West Java Batujaya archeological site, village of Batujaya, Karawang

Written by on June 2, 2012 in Java Heritages with 0 Comments

West Java Batujaya archeological site, village of Batujaya, Karawang

http://en.wikipedia.org/wiki/Batujaya_Archaeological_Site

Batujaya-temple-01

Batujaya is an archeological site located in the village of Batujaya, Karawang in West Java, Indonesia. The site is five square kilometers in area and comprises at least 30 structural[1] in what Sundanese call hunyur or unur (high mounds of earth consisting of artifacts). Unur is similar to the manapo found at the Muara Jambi archaeological site.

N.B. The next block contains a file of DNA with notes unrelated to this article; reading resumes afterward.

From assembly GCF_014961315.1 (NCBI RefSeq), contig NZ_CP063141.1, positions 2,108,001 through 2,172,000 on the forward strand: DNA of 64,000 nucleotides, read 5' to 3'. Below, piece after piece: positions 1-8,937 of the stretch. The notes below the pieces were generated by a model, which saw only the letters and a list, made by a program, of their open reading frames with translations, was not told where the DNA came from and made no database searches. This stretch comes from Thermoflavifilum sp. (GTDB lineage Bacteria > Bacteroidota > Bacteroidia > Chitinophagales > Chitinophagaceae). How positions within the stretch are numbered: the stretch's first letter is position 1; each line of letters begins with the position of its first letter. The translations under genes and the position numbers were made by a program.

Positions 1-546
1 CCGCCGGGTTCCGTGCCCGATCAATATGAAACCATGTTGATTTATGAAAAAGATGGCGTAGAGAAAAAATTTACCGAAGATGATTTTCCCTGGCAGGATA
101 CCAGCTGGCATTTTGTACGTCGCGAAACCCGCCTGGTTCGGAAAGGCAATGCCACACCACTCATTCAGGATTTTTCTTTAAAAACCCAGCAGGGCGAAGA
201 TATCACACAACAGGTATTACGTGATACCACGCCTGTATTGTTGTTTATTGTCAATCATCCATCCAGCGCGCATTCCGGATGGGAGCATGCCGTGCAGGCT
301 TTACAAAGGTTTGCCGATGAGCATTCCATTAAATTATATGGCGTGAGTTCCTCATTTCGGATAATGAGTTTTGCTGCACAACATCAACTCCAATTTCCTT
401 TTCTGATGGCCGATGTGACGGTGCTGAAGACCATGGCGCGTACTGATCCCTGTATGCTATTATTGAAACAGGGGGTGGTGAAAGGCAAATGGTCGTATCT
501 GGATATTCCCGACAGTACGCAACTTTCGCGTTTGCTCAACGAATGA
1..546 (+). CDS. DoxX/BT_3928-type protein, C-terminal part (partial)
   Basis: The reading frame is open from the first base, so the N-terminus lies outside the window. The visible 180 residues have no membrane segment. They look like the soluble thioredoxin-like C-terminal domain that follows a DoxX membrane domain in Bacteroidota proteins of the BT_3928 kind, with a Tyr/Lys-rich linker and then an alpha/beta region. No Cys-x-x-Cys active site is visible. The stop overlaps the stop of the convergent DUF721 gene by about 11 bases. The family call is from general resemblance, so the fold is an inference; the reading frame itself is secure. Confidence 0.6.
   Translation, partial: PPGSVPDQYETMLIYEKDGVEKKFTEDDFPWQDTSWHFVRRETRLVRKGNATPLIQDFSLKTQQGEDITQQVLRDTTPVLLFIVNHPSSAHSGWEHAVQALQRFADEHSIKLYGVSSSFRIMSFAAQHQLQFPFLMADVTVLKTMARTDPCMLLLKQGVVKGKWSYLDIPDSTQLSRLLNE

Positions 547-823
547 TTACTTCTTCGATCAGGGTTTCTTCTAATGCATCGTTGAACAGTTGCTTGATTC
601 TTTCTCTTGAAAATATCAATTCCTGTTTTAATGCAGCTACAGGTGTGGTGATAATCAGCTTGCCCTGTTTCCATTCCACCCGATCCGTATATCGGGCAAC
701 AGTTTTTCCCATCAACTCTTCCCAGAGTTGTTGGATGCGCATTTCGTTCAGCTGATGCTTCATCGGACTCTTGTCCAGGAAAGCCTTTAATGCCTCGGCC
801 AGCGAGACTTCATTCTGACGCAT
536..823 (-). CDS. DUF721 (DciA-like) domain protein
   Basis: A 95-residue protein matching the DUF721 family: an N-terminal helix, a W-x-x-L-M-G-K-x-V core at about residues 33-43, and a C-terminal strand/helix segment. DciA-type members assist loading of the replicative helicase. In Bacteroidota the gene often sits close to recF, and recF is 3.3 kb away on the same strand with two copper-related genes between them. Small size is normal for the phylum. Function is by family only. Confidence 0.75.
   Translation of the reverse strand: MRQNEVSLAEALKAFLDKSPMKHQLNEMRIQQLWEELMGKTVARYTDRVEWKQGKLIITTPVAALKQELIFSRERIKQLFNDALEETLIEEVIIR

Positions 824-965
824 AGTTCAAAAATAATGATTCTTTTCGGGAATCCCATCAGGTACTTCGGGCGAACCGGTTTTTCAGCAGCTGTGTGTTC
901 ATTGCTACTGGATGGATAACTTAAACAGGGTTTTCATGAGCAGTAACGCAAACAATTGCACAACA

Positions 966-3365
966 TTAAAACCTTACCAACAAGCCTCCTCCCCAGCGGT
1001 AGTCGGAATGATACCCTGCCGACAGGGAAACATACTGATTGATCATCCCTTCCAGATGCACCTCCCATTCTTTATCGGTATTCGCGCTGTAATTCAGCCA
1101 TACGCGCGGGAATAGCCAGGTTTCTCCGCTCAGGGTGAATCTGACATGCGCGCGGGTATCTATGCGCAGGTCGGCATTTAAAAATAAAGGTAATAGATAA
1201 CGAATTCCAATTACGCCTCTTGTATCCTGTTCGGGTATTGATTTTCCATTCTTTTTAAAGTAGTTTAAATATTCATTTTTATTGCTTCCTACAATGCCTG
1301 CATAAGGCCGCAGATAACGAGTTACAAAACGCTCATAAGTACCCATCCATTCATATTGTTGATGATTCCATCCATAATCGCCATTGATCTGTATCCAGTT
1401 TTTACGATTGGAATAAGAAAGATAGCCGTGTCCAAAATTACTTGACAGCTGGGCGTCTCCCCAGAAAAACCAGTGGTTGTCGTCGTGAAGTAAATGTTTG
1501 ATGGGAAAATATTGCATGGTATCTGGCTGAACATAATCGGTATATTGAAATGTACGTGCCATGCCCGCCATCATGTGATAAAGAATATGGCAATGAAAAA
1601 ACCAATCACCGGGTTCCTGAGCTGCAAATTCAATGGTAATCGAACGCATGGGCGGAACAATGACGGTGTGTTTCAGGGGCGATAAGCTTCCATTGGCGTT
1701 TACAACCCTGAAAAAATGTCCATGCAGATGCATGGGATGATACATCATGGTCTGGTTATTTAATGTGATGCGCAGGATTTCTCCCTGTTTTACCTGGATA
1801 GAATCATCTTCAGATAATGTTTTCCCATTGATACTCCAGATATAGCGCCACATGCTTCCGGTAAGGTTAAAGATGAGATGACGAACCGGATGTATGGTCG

The site was first found and examined by archaeologists from the University of Indonesia in 1984. Excavations have since uncovered 17 unur, of which three are in the form of pools. The structures found are made of bricks composed of a mixtures of clay and rice husks (vajra-lepa), not volcanic rock which is difficult to find in Batujaya. Two structures recovered are in the form of temples, one of which, known as Jiwa Temple, has been restored. According to Dr Tony Djubiantono, the head of Bandung Archeology Agency, Jiwa was built in the 2nd century.

As local Indonesian governments do not maintain the site, Ford provides funds for research and excavation of the Batujaya complex as part of its Conservation and Environmental Grants.[2]

The discovery of this archaeological site was important as although it was the location of Tarumanagara, the oldest Hindu-Buddhist kingdom in Indonesia, West Java lacks ancient temple remains. Before the discovery, only four temple sites have been found in West Java, namely they are Cangkuang Temple (in Garut), Ronggeng Temple, Pamarican Temple, and Pananjung Temple (in Ciamis).